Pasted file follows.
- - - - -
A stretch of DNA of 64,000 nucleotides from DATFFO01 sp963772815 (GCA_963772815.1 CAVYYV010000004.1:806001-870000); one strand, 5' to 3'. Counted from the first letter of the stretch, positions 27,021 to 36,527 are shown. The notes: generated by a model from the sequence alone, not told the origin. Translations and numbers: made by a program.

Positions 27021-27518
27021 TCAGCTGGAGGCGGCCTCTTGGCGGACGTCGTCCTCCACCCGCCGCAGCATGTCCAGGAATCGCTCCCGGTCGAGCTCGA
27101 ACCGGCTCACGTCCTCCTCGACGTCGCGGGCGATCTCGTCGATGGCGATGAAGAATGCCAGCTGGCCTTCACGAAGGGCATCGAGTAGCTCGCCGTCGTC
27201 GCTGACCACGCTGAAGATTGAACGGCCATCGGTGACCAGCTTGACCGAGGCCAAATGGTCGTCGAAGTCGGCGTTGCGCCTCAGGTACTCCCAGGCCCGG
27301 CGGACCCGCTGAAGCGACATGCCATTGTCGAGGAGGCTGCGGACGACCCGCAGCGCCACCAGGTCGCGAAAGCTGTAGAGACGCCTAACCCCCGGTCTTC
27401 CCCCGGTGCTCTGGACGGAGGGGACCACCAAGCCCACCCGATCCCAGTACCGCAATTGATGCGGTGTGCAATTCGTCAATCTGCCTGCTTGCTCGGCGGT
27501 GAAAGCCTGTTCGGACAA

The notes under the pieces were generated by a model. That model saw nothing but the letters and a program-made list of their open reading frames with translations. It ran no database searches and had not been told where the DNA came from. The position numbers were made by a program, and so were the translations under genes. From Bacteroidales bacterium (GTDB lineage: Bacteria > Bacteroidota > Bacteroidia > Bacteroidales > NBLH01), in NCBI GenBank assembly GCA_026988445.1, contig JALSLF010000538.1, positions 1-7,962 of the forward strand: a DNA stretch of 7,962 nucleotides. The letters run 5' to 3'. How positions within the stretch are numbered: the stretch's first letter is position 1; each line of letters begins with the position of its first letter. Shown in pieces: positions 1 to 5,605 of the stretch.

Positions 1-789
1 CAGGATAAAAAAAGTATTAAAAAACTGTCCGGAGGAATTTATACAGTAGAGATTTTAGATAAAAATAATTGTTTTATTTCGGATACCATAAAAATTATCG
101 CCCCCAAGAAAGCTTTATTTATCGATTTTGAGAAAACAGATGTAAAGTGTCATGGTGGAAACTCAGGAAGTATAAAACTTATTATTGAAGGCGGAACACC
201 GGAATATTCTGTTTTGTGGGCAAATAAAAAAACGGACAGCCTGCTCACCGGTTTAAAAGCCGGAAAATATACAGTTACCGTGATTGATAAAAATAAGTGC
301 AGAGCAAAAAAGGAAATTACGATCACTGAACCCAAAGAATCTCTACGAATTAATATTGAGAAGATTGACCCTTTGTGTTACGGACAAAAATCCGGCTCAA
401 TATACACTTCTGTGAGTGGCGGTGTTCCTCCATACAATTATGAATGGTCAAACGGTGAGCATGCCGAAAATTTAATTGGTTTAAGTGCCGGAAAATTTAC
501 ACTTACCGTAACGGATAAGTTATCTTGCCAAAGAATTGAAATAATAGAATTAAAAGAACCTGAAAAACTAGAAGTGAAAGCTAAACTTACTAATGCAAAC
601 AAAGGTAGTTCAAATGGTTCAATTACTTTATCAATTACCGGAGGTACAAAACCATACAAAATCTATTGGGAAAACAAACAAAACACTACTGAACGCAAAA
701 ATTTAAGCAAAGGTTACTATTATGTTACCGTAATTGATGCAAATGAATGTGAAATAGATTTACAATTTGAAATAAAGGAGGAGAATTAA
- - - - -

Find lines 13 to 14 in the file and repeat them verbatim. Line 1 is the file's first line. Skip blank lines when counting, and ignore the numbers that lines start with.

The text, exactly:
201 GGAATATTCTGTTTTGTGGGCAAATAAAAAAACGGACAGCCTGCTCACCGGTTTAAAAGCCGGAAAATATACAGTTACCGTGATTGATAAAAATAAGTGC
301 AGAGCAAAAAAGGAAATTACGATCACTGAACCCAAAGAATCTCTACGAATTAATATTGAGAAGATTGACCCTTTGTGTTACGGACAAAAATCCGGCTCAA